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Reimagining International criminal tribunals and the International Criminal Court Thursday 3rd December

Reimagining International criminal tribunals and the International Criminal Court

Thursday 3rd December

  

Any future ad hoc international(ised) tribunal or investigative commission collecting evidence on its behalf, must fully comply with all procedural laws of the State where the crimes were alleged. Avoiding this obligation may superficially facilitate rapid evidence collection, but ultimately leads to wasted resources, delays in proceedings and substantial unfairness.
Geoff Roberts

The "International Community" should create a permanent structure to provide long-term (e.g.10-15 years) support for national trials of international crimes, providing help with issues such as legal reform, judicial sensitisation, investigations, experts, fundraising, outreach, and reparations. National trials are cheaper, faster, and more effective at delivering justice for survivors, but without committed support they always fizzle out.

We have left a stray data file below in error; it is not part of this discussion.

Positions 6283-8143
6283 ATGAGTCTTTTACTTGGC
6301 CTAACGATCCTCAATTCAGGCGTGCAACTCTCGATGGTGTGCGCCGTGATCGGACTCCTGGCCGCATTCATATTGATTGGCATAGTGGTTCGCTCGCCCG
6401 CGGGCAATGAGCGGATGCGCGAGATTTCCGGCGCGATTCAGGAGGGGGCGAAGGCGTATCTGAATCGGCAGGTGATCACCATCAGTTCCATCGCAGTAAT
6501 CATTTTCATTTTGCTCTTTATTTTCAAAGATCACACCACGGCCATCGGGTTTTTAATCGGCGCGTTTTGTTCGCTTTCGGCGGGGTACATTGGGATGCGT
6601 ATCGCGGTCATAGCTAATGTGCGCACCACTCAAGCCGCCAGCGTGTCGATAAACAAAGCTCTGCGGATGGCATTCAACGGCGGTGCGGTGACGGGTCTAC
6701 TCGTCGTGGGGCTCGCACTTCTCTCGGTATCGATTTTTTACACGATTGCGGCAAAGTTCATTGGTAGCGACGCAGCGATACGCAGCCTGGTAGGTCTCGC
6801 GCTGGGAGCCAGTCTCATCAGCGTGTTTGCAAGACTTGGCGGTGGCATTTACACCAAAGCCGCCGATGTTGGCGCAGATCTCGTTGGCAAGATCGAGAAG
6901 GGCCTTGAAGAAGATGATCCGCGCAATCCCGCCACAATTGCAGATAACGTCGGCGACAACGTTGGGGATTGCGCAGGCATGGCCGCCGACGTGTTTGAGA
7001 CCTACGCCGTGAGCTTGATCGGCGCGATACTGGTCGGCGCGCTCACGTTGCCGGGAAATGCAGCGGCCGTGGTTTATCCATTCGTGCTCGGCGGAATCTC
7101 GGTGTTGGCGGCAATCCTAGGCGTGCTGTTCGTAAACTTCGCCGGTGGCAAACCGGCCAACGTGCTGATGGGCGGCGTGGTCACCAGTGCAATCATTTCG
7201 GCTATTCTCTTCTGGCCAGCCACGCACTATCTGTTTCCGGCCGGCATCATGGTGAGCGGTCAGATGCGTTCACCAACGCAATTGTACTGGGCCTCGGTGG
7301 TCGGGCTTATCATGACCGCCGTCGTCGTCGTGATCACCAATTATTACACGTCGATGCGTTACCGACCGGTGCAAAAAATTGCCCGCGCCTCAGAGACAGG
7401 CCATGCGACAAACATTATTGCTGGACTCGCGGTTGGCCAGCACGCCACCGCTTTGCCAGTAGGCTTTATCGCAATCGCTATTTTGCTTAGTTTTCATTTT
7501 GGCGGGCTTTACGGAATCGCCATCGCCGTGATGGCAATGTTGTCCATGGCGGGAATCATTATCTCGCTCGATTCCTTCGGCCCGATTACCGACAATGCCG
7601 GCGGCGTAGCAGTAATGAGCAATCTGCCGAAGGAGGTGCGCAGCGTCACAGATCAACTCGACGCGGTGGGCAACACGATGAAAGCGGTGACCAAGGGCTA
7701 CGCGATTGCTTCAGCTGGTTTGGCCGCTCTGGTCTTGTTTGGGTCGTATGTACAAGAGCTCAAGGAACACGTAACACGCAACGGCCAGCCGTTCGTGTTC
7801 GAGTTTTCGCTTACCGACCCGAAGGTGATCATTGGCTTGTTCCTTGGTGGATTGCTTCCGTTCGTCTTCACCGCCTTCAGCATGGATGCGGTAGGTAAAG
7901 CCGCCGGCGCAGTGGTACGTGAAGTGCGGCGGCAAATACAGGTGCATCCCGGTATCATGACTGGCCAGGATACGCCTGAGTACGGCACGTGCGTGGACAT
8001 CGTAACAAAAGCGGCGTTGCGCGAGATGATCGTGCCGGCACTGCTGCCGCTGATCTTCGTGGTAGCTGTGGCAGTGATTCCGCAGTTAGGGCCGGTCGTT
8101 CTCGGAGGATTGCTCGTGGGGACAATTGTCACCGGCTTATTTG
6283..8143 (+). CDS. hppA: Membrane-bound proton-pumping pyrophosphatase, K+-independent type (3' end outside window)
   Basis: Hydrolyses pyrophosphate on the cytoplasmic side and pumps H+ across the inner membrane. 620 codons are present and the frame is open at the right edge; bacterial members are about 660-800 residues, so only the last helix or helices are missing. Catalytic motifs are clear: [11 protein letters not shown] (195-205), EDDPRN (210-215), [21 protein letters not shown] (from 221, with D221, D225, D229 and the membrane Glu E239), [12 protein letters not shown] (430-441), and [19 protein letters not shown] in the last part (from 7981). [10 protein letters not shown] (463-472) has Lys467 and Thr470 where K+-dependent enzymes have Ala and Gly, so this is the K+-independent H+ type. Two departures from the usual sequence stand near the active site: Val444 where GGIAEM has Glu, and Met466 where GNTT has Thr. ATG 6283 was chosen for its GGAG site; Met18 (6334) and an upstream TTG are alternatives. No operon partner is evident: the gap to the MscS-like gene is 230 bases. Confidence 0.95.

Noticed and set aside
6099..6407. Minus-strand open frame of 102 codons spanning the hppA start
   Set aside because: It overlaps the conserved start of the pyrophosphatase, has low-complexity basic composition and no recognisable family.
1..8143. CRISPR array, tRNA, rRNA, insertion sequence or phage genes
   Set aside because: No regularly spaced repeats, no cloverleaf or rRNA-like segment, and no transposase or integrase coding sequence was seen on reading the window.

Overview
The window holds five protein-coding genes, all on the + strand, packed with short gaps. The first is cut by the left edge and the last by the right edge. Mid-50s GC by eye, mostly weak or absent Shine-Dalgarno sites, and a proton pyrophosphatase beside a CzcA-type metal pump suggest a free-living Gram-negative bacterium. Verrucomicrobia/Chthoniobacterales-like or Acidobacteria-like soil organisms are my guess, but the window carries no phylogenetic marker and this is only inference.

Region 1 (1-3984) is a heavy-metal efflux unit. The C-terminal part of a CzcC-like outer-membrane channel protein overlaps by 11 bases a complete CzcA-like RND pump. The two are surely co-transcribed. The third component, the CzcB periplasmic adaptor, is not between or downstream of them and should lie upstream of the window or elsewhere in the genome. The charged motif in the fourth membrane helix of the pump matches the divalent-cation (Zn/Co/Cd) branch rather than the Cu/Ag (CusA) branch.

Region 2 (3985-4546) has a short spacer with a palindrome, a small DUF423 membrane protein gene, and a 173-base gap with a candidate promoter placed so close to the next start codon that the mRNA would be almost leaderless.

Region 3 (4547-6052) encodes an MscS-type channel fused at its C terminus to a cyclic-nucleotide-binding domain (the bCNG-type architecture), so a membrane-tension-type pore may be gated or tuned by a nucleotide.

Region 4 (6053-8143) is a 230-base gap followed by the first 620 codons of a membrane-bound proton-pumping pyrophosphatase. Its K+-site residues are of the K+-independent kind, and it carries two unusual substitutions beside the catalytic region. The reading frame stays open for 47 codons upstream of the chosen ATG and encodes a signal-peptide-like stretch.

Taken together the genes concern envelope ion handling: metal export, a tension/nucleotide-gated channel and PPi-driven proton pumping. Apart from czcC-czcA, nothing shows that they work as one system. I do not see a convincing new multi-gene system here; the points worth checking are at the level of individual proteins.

Rupert Skilbeck

Since accountability is the ICC's leitmotif, the ICC should ensure that those impacted by its work can access remedies. When the ICC assumes jurisdiction over a State-situation, related ICC proceedings should be subject to the competence of regional and international human right mechanisms that exercise jurisdiction over that State.
Melinda Taylor

The arguments against seeking justice when atrocities are underway—it will complicate peace negotiations and cause perpetrators to dig in—are well-rehearsed but worn-out. When these excuses drive policy, atrocities mount, civilians suffer, and peace remains elusive. Next time, let's impose robust accountability immediately. Before it is too late.
Professor Beth van Schaak

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